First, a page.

Developing intelligent agents for training systems that learn their strategies from expert players
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Computer-based training systems have become a mainstay in military and private institutions for training people how to perform certain complex tasks. As these tasks expand in difficulty, intelligent agents will appear as virtual teammates or tutors assisting a trainee in performing and learning the task. For developing these agents, we must obtain the strategies from expert players and emulate their behavior within the agent. Past researchers have shown the challenges in acquiring this information from expert human players and translating it into the agent. A solution for this problem involves using computer systems that assist in the human expert knowledge elicitation process. In this thesis, we present an approach for developing an agent for the game Revised Space Fortress, a game representative of the complex tasks found in training systems. Using machine learning techniques, the agent learns the strategy for the game by observing how a human expert plays. We highlight the challenges encountered while designing and training the agent in this real-time game environment, and our solutions toward handling these problems. Afterward, we discuss our experiment that examines whether trainees experience a difference in performance when training with a human or virtual partner, and how expert agents that express distinctive behaviors affect the learning of a human trainee. We show from our results that a partner agent that learns its strategy from an expert player serves the same benefit as a training partner compared to a programmed expert-level agent and a human partner of equal intelligence to the trainee.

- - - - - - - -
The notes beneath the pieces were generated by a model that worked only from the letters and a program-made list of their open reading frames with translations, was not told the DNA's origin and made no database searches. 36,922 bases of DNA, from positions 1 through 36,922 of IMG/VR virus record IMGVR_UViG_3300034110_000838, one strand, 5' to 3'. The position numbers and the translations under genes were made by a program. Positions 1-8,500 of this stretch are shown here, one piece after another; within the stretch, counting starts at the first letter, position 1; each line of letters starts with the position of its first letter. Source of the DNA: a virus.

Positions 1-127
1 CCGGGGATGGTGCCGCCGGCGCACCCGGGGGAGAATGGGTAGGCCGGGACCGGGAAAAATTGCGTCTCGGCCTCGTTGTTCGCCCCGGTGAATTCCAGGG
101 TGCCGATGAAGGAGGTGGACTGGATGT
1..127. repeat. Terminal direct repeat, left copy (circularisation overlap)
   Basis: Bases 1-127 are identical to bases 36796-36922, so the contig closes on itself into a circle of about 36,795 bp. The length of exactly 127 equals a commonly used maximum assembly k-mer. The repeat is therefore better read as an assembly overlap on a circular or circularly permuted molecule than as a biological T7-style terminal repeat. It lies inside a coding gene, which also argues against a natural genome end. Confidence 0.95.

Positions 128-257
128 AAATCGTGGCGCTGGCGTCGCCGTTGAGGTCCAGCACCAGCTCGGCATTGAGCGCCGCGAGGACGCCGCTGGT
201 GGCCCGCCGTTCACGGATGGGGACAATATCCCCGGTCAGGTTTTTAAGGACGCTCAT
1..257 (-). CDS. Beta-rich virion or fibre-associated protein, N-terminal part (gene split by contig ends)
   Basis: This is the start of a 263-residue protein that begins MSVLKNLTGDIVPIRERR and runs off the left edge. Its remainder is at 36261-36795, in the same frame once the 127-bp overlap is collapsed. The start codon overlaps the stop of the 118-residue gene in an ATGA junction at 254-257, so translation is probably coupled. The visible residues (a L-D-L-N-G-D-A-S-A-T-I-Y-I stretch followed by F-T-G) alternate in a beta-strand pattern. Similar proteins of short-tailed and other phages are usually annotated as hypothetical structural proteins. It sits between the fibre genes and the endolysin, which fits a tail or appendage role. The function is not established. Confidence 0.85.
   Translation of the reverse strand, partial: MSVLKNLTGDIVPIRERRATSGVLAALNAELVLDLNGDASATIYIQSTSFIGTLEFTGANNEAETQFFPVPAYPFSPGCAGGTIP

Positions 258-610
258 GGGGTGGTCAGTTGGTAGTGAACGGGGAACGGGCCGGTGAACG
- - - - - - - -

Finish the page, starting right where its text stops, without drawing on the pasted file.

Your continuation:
Whetzel, Jonathan Hunt (2005). Developing intelligent agents for training systems that learn their strategies from expert players. Master's thesis, Texas A&M University. Texas A&M University. Available electronically from